Analytical Aspects Relating to the Estimation of Carbon Filter Performance for Military Applications
Final rept. May 1995-Sep 2011
ARMY EDGEWOOD CHEMICAL BIOLOGICAL CENTER APG MD ENGINEERING DIRECTORATE
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The ability to estimate the gas capacity of carbon-based filters in military applications is important to the engineering and design communities. These design aspects factor into the configuration, performance, and service aspects of the filter. This effort was undertaken to conduct a detailed review of analytical developments that have been pursued in the past with respect to breakthrough estimation, to provide a rationale for the various parameters used in current breakthrough relationships, and to demonstrate the analytical complexity that results from fundamental mass balance expressions. This complexity is often addressed through several simplifying assumptions and the use of correlative relationships to estimate the breakthrough of carbon-based adsorbent systems used in military applications. The analytical developments contained herein are based on fundamental engineering principles and concepts relating to mass conservation. The dynamics associated with the transfer of energy are not considered in this report. This review effort focused on contaminant materials having relatively low room-temperature vapor pressures and exhibiting Type I Brunauer, Edward, and Teller BET isotherms. Many compounds that exhibit such property characteristics are effectively removed by activated carbon substrates through a mechanistic pathway termed physical adsorption.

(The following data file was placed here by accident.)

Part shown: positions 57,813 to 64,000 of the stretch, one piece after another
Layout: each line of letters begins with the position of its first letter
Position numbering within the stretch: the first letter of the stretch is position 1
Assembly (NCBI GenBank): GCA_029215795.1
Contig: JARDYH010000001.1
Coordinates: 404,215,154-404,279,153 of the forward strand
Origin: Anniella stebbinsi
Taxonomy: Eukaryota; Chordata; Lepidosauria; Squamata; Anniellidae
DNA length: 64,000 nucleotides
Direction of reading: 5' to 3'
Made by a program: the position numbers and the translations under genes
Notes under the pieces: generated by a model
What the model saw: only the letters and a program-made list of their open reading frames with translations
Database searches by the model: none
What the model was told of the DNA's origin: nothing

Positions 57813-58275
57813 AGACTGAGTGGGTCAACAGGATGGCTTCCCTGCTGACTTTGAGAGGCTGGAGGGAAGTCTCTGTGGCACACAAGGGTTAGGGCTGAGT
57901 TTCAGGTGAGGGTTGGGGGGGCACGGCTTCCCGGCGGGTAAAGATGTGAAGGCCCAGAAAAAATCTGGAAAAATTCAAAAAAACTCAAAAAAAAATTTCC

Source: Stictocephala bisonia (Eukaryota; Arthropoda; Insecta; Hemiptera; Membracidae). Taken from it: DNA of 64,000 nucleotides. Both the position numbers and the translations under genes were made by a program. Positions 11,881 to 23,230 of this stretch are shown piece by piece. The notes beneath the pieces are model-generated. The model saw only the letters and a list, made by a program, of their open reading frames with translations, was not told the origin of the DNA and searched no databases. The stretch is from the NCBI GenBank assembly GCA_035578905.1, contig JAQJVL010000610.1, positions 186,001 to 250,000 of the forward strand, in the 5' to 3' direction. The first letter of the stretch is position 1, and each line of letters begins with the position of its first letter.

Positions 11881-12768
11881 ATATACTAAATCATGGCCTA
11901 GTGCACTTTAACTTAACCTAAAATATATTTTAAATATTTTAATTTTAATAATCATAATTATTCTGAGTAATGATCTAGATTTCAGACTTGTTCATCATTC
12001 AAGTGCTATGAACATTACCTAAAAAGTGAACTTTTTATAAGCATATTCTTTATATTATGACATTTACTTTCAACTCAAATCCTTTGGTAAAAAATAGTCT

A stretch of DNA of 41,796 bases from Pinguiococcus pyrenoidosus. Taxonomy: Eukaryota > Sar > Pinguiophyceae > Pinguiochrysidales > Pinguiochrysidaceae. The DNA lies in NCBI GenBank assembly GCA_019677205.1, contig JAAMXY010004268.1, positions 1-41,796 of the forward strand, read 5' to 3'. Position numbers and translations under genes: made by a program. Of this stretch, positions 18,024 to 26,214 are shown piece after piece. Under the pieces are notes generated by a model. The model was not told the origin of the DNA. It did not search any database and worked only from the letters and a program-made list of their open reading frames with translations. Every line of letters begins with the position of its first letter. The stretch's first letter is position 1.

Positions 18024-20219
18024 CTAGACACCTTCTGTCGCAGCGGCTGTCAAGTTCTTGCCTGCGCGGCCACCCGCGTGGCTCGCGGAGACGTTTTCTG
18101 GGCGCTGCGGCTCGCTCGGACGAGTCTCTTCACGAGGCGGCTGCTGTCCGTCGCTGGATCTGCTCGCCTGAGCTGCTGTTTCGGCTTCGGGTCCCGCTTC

- Physical Chemistry
- Miscellaneous Materials
- Chemical, Biological and Radiological Warfare